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Goodwill of Central and Southern Indiana’s Partnership pairs low-income, first-time mothers with nurses who help them meet the challenges of being a new parent. SAVI and other resources facilitate the pairing of nurses with mothers.
Poverty has profound effects on the social, emotional, and intellectual development of children from low-income homes.
Big investments—made early in life—can deliver huge payoffs.
That principle is just as true for child development as for wealth building. The Nurse-Family Partnership (NFP) is a case study in its power.
The program serves low-income, first-time mothers. It pairs each participant with a registered nurse, who makes two to four home visits per month and helps the mother navigate the challenges of being a new parent. The nurse and mother might discuss job-search strategies and how to find quality child care, for example, and the nurses perform developmental screenings, connect mothers with healthcare providers, and help them overcome barriers to keeping appointments with the doctor.
Expectant mothers are enrolled by the 28th week of pregnancy. The program continues until the child is two.
There is strong evidence that this early intervention has profound long-term impacts on children’s health and prospects.
“We want a family to leave the program with not only a child that’s healthy and well on the way to being ready for kindergarten, but with parents engaged in education and employment and with a clear pathway to being self-sufficient going forward.”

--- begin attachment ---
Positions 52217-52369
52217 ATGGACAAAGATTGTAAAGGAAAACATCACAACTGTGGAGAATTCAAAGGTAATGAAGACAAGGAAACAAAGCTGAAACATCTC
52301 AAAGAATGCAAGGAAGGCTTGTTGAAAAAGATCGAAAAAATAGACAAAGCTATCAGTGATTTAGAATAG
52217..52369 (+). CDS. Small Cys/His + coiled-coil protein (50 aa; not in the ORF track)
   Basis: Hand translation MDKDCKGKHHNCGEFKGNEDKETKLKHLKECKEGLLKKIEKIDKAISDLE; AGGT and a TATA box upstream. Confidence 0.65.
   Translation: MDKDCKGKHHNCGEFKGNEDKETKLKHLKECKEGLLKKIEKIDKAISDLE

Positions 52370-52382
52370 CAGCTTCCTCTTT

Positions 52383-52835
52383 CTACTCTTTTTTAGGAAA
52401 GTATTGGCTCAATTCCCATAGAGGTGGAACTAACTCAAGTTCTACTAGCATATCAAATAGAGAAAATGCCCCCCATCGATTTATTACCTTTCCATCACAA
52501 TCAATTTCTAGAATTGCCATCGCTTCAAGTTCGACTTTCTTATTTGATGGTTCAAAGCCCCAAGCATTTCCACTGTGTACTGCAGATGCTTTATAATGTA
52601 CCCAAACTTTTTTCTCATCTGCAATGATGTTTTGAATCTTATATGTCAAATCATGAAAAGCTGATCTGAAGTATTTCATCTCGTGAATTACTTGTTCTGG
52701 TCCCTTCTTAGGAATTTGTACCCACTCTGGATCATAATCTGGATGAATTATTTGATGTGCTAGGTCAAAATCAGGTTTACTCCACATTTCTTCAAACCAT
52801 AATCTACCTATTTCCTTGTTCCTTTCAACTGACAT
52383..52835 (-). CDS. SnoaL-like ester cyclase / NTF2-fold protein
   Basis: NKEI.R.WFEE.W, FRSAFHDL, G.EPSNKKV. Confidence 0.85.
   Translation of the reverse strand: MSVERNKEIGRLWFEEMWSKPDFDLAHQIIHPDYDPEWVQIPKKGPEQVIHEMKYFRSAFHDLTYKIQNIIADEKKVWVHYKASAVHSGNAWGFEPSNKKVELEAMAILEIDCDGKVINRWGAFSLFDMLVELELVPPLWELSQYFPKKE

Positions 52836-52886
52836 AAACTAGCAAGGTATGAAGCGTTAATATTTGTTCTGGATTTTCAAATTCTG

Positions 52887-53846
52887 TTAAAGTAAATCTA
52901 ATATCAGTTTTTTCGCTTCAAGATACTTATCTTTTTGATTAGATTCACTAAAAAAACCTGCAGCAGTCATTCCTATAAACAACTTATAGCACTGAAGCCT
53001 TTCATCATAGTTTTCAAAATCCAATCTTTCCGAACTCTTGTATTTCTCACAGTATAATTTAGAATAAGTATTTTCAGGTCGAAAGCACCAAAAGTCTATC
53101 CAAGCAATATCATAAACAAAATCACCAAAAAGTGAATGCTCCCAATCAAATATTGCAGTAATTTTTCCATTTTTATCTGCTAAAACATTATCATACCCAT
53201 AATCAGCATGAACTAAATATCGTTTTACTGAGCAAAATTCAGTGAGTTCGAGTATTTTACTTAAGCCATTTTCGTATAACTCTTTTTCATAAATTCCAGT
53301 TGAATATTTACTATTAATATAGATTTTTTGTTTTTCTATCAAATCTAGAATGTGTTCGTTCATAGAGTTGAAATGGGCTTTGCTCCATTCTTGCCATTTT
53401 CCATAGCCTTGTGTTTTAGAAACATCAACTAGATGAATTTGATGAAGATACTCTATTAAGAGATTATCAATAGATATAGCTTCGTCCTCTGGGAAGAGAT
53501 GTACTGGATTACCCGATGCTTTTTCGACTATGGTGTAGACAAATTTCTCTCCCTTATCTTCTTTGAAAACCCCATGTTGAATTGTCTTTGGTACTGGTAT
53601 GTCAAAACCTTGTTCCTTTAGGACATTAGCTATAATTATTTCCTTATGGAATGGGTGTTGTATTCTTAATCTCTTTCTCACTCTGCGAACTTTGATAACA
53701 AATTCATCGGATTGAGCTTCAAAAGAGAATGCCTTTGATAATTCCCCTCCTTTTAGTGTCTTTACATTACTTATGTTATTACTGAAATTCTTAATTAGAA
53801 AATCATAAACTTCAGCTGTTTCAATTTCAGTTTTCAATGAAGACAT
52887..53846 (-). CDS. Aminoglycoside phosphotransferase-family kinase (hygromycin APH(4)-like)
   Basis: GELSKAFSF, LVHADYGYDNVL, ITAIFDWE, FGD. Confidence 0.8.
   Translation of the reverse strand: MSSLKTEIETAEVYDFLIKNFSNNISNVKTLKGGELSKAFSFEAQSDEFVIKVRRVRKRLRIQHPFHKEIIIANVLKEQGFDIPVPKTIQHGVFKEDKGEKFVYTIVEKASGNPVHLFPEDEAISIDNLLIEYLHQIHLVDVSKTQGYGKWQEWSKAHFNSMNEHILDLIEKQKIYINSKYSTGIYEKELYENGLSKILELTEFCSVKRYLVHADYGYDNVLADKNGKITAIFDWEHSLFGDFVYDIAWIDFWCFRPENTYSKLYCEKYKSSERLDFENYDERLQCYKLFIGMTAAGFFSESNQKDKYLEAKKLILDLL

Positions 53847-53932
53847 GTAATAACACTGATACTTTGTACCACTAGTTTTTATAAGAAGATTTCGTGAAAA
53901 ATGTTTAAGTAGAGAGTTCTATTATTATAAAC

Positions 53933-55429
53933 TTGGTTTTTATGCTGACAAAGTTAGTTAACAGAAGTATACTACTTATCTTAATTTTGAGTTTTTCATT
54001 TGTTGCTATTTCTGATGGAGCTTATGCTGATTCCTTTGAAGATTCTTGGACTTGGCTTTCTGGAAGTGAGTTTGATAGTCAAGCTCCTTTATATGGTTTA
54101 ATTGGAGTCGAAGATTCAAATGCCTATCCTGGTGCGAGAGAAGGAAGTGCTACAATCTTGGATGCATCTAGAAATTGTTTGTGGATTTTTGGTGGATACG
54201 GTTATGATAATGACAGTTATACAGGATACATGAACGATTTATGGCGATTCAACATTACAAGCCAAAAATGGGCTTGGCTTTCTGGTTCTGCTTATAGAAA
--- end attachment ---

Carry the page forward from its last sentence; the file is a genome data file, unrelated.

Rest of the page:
Senior Director, Nurse Family Partnership
Studies have found that the program cut child abuse and neglect by about half; reduced behavioral and intellectual problems (by the age of 6) by two-thirds; and increased mothers’ labor-force participation by 83 percent.
And there are big monetary returns. The program returned $5.70 for every dollar invested, according to one study. That’s more than $34,000 per family served. The returns came from tax revenues—from mothers’ labor-force participation—and savings across a range of services and categories, including spending on healthcare, welfare, and the criminal justice system.
Founded in 1996, NFP is a nationwide program that launched in Indiana in 2011 with a chapter in Marion County. As of 2018, it had expanded to 36 counties and had served more than 3,200 families in Indiana. The median age of participants was 21. Their median annual income was about $7,500. Most of the state’s NFP chapters are operated by Goodwill of Central and Southern Indiana.
NFP identifies eligible mothers through community organizations, doctor referrals, schools, and faith-based communities. SAVI has contributed by helping the program pinpoint institutions that can connect mothers with the program and neighborhoods where recruitment efforts are most likely to be fruitful.
“Being able to look at a SAVI map and see where the pockets or hotspots of poverty exist is really helpful,” says Lisa Crane, senior director of NFP for Goodwill of Central and Southern Indiana.
The program builds on growing evidence about the negative effects on children’s development from the stresses created by poverty. Children from low-income homes hear about one-third as many words by the age of three as children from more affluent homes, for example, which puts them at a strong disadvantage in developing their verbal skills.
There is no simple solution to such challenges, but NFP is making a positive difference—both in the short run and the long run.
“Many of our outcomes come [when the child is grown], but there are a pretty fair number that come quickly,” Crane says. “We want a family to leave the program with not only a child that’s healthy and well on the way to being ready for kindergarten, but with parents engaged in education and employment and with a clear pathway to being self-sufficient going forward.”